Remember that having a bigger income could affect you in other ways too. If your taxable earnings are more than £50,000 you won't be able to claim Child Benefit, and if you earn £100,000 or more you start to lose your personal allowance.

Of course, if you're planning to sell your buy-to-let property by 2017, you've got nothing to worry about.

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A worked example

Let's look at an example of how this could work in practice for a higher rate taxpayer with a taxable income of £50,000:

Current situation

Rental income: £20,000
Mortgage interest: £13,000 (65% of rental income)

The mortgage interest is deducted so tax is only due on the £7,000 difference, at a rate of 40%, giving you a tax bill of £2,800. £7,000 - £2,800 leaves you with a profit of £4,200.

Under new rules

Rental income: £20,000
Mortgage interest: £13,000 (65% of rental income)

Working out the tax is now slightly more complicated: 40% (your Income Tax rate) of £20,000 (your taxable income from the property) is £8,000, but the £13,000 mortgage interest qualifies for tax relief at 20%.

So subtract the tax relief: 20% of £13,000 is £2,600.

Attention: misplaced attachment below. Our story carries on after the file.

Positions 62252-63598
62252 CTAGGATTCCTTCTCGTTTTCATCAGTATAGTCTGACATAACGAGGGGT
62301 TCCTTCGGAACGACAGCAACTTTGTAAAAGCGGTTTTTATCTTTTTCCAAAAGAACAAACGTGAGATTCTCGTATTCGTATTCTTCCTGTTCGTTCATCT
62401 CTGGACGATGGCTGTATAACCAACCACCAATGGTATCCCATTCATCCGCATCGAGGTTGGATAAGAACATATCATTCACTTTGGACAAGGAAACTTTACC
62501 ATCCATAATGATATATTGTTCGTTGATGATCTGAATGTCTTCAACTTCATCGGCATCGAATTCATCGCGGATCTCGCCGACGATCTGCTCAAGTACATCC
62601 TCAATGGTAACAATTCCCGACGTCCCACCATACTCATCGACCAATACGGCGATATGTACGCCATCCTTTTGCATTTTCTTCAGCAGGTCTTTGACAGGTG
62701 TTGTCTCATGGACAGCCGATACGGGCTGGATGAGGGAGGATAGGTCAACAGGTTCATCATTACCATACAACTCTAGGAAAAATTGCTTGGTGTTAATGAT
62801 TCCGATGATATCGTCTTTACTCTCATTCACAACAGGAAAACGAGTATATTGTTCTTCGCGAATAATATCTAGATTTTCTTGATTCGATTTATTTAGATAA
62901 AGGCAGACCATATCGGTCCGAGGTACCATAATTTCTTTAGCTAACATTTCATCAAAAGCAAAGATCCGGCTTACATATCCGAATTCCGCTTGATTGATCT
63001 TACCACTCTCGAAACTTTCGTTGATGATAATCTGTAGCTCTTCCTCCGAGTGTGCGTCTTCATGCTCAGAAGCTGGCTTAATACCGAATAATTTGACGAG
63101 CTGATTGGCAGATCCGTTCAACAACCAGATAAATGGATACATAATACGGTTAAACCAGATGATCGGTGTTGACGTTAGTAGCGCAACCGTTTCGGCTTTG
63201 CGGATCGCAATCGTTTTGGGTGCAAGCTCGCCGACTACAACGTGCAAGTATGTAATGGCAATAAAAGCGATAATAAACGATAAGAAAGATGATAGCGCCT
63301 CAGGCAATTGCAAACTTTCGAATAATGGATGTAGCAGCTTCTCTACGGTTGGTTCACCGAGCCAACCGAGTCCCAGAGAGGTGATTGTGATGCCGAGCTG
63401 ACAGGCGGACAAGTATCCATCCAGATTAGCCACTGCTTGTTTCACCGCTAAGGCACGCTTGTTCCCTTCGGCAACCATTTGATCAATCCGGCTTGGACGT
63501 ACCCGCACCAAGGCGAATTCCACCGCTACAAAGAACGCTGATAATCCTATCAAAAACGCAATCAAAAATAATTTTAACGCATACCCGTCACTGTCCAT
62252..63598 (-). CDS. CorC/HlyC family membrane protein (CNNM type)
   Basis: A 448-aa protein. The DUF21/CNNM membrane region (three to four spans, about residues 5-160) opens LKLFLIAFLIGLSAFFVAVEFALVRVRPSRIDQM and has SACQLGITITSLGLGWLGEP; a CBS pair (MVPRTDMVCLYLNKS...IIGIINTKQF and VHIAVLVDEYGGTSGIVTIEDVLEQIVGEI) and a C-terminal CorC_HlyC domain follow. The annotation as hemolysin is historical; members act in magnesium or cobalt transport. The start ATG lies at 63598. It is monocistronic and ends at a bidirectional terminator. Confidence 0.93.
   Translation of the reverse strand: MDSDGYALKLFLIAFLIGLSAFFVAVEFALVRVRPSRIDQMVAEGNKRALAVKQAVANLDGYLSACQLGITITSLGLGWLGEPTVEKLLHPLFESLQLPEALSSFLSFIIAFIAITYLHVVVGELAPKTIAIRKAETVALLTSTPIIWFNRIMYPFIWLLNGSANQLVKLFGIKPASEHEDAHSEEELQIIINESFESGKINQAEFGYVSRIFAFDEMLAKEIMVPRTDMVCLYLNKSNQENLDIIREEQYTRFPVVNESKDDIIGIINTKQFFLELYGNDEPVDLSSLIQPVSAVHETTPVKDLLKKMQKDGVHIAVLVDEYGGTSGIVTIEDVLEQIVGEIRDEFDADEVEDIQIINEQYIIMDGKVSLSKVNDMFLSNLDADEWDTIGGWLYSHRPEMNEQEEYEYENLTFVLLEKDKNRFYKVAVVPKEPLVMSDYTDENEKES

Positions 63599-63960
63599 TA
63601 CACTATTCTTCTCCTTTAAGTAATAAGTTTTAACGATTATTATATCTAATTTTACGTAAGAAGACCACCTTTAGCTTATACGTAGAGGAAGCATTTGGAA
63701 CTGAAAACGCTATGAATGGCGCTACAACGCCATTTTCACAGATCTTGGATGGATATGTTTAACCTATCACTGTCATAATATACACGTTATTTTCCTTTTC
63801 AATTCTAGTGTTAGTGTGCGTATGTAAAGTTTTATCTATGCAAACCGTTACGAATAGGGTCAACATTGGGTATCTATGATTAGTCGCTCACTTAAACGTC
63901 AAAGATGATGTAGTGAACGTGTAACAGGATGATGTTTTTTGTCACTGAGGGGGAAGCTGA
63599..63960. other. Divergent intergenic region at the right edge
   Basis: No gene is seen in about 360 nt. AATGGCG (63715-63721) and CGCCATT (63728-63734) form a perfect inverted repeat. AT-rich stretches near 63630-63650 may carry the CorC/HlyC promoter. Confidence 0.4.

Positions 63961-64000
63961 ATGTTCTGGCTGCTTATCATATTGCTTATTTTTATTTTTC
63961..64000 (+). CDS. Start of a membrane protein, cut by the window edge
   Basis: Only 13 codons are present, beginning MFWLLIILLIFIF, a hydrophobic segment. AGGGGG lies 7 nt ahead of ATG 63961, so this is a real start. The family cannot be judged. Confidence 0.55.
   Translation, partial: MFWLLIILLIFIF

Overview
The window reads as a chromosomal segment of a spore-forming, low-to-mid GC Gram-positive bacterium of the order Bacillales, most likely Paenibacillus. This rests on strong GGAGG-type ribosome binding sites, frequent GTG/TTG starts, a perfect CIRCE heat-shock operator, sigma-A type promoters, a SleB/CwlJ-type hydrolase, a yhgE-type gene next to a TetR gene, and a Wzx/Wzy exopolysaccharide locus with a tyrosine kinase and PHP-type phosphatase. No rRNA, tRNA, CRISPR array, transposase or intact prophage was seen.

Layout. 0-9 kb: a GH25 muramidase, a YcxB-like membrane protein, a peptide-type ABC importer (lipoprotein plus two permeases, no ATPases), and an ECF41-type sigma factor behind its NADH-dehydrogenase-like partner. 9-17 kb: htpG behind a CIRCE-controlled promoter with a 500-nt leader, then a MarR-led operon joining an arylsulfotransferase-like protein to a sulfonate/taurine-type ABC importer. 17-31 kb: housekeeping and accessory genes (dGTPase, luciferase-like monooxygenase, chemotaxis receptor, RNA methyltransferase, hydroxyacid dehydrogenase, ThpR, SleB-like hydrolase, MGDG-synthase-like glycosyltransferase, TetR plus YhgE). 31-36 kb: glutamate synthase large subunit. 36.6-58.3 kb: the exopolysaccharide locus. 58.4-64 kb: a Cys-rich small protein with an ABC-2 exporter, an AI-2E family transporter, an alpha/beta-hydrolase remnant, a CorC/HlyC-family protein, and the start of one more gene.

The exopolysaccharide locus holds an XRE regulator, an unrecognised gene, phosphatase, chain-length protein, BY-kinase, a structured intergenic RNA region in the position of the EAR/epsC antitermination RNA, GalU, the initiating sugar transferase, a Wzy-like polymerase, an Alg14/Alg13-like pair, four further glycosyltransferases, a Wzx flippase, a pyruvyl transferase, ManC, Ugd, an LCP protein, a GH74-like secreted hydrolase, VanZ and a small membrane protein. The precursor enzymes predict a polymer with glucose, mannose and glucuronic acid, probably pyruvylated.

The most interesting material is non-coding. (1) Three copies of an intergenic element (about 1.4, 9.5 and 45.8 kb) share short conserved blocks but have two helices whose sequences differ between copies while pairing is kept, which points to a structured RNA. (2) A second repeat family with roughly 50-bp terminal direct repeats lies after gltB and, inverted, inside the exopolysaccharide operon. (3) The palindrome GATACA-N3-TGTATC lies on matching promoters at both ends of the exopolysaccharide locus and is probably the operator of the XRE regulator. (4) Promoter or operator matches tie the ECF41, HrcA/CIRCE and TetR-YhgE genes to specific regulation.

£8,000 - £2,600 leaves you with a tax bill of £5,400. Your profit is now £1,600, a reduction of £2,600.

So far, if interest rates remain at their current lows, our higher rate taxpayer would making £2,600 less a year in 2020/21 than in 2015/16.

However, if interest rates were to go up, things could get trickier. Let's make some changes to our worked example showing the effect of higher interest:

Current situation

Rental income: £20,000
Mortgage interest: £16,000 (80% of rental income)

Tax is payable on the £4,000 difference, leaving you with a tax bill of £1,600 and profit of £2,400.

Under new rules

Rental income: £20,000
Mortgage interest: £16,000

Using the same calculations as in the previous example, the tax payable is now £4,800, leaving you with a loss of £800 (i.e. you're paying more in tax than you're earning as profit).

What can you do to prepare?

There's no need to panic. The good news is that you've got around 15 months to prepare your finances and make sure you're ready for the change. You may be able to do one or more of these things: